Tairyuji Temple

Tairyuji Temple, Anan

Tairyuji Temple
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46 reviews
Very good

Iwakuni, Japan787 contributions
One of my favorite temples so far!
Sep 2017 • Friends
Visited this temple as part of my 88 Temple Pilgrimage. When I visited, the only options were to either walk or take the cable car. The cable car costs ¥2400 for the round trip, but if you take your passport you get about a 50% discount.
Written September 10, 2017
This review is the subjective opinion of a Tripadvisor member and not of Tripadvisor LLC.

Michael L
Tokushima, Japan50 contributions
Great Dragon Temple
May 2017 • Family
Tairyuji is the 21st temple of the 88-Temple Shikoku Pilgrimage. If you are planning to do the pilgrimage, you probably already know about it. But if you are merely travelling in Tokushima prefecture, and have an interest in Japanese temples, this is certainly one of the better ones to make a visit to, if only for its mountaintop location – and the cool translation of the name: Great Dragon Temple.

It is located in the mountains south-west of Tokushima City, and is about an hour’s drive from there. There are bus routes to the area, but I myself am unfamiliar with the scheduled runs. If using the bus, make sure to take note of the return times to the city – many buses in the countryside run infrequently at best. Find the bus stop you plan to use as a return and take a photo of the schedule before you head to the temple.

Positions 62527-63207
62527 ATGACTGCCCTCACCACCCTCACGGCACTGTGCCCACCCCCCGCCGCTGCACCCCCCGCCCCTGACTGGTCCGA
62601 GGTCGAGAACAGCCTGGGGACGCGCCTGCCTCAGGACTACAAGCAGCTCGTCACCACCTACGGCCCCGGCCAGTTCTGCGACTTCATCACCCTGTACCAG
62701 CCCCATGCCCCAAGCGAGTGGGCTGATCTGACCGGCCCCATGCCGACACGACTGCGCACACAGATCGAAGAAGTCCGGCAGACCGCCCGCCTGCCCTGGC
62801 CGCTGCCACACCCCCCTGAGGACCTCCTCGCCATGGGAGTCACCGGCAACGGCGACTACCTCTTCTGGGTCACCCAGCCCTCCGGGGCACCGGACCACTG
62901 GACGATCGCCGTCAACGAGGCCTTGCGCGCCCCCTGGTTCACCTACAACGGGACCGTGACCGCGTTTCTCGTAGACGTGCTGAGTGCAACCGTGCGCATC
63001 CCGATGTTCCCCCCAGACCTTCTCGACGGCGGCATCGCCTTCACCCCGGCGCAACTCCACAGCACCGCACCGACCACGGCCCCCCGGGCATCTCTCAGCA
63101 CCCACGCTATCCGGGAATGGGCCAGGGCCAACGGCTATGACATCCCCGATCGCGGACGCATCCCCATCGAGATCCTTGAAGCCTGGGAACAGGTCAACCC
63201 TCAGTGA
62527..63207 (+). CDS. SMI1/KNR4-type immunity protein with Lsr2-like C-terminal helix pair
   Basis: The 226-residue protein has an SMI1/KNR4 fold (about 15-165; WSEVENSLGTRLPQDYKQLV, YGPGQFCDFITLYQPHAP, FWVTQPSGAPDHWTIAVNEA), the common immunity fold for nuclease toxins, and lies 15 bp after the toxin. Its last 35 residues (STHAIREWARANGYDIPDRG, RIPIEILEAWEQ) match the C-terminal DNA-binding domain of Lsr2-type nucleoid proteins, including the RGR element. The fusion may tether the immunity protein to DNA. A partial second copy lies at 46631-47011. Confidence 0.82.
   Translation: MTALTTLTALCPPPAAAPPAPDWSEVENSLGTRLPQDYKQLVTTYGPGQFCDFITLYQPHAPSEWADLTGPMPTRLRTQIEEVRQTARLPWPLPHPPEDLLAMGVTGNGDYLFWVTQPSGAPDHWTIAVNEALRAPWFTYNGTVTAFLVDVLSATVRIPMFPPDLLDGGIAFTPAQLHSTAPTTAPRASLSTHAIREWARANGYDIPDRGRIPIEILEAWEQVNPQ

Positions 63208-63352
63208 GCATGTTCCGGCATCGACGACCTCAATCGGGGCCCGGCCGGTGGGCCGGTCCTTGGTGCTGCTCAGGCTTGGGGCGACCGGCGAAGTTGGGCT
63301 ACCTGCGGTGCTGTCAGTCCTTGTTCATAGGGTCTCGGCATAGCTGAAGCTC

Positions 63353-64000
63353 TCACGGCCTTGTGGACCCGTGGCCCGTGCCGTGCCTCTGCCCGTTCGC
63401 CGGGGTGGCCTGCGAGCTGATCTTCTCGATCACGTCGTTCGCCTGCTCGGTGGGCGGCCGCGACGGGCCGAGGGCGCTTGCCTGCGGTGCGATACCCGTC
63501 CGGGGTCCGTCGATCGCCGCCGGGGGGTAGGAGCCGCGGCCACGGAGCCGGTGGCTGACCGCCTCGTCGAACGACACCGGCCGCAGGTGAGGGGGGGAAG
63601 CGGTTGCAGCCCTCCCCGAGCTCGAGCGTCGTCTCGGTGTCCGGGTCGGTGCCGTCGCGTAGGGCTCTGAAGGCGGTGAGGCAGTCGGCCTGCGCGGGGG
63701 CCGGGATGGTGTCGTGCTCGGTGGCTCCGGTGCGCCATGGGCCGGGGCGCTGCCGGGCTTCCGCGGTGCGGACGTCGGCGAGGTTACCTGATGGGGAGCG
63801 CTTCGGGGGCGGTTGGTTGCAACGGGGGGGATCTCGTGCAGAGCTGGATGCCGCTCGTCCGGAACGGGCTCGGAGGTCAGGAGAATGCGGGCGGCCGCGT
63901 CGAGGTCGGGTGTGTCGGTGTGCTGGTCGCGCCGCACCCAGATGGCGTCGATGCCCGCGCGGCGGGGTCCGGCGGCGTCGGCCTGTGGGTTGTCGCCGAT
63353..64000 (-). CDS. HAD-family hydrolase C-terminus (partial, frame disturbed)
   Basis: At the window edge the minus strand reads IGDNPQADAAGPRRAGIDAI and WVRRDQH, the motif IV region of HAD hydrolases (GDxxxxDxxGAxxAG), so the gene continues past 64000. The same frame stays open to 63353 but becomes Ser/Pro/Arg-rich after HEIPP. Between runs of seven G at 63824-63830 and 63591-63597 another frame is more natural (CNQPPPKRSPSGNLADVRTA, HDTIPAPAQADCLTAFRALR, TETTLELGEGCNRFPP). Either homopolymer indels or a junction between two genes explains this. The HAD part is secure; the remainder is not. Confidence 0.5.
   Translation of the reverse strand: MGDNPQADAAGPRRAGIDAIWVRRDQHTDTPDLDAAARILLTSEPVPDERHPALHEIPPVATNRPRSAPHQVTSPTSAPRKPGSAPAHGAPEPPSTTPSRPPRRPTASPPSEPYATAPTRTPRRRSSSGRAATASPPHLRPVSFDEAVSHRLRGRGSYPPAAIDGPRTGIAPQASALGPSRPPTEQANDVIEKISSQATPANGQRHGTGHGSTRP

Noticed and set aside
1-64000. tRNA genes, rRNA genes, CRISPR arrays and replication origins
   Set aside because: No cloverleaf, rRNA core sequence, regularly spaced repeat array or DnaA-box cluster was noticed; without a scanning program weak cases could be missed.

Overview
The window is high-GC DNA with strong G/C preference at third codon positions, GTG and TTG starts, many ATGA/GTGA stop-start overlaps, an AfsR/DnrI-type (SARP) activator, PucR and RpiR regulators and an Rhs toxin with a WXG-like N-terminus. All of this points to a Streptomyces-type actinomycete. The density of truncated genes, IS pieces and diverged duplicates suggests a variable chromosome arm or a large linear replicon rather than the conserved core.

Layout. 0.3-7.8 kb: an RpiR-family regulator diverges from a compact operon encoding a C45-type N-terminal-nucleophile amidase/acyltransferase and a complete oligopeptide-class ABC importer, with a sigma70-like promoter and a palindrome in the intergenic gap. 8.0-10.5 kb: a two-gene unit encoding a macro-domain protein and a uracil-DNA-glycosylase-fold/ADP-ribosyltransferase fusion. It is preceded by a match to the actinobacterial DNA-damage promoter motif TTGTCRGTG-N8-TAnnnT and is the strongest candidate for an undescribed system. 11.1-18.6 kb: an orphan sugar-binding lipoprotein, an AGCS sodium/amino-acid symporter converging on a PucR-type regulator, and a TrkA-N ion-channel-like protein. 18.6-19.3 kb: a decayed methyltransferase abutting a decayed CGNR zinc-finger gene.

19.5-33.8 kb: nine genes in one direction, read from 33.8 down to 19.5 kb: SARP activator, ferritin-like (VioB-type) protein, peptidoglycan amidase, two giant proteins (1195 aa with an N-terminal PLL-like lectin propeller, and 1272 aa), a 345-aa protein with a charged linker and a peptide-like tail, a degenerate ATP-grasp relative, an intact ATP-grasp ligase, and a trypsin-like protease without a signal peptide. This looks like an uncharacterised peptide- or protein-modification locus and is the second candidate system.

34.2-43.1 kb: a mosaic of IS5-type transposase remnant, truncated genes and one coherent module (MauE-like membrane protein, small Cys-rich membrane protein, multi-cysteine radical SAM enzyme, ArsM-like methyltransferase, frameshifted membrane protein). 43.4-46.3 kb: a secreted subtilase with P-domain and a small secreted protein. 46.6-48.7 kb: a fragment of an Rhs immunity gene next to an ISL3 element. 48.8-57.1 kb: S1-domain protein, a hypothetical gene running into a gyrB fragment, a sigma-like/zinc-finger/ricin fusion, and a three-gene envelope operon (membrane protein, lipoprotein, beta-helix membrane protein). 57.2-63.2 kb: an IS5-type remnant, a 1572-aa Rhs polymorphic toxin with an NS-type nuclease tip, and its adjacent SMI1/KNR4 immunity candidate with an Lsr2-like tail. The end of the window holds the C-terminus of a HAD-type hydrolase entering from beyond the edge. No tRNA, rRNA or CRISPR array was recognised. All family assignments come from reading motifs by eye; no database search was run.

The big challenge is, of course, getting to the top of the mountain itself. Most serious pilgrims will make the climb up there on foot. This will require a good deal of planning and time, but this review is aimed at the more casual traveler of Japan. The second option, and probably most popular one, is to take the cable car from the foot of the mountain all the way to the temple itself. This is a nice ride with a beautiful view of the mountains, but the cost of the round trip (2,470 yen) is often off-putting. Have no fear, however, if you are a foreigner – if you present your passport, the price is halved to a much more reasonable 1,200 yen! (A very poorly translated English sign attests to this – and let me make it clear that any adult gets the discount, not just University students.) And as a resident of Japan, I was able to present my foreign ID card in lieu of my passport, which I had not brought with me. I got the discount.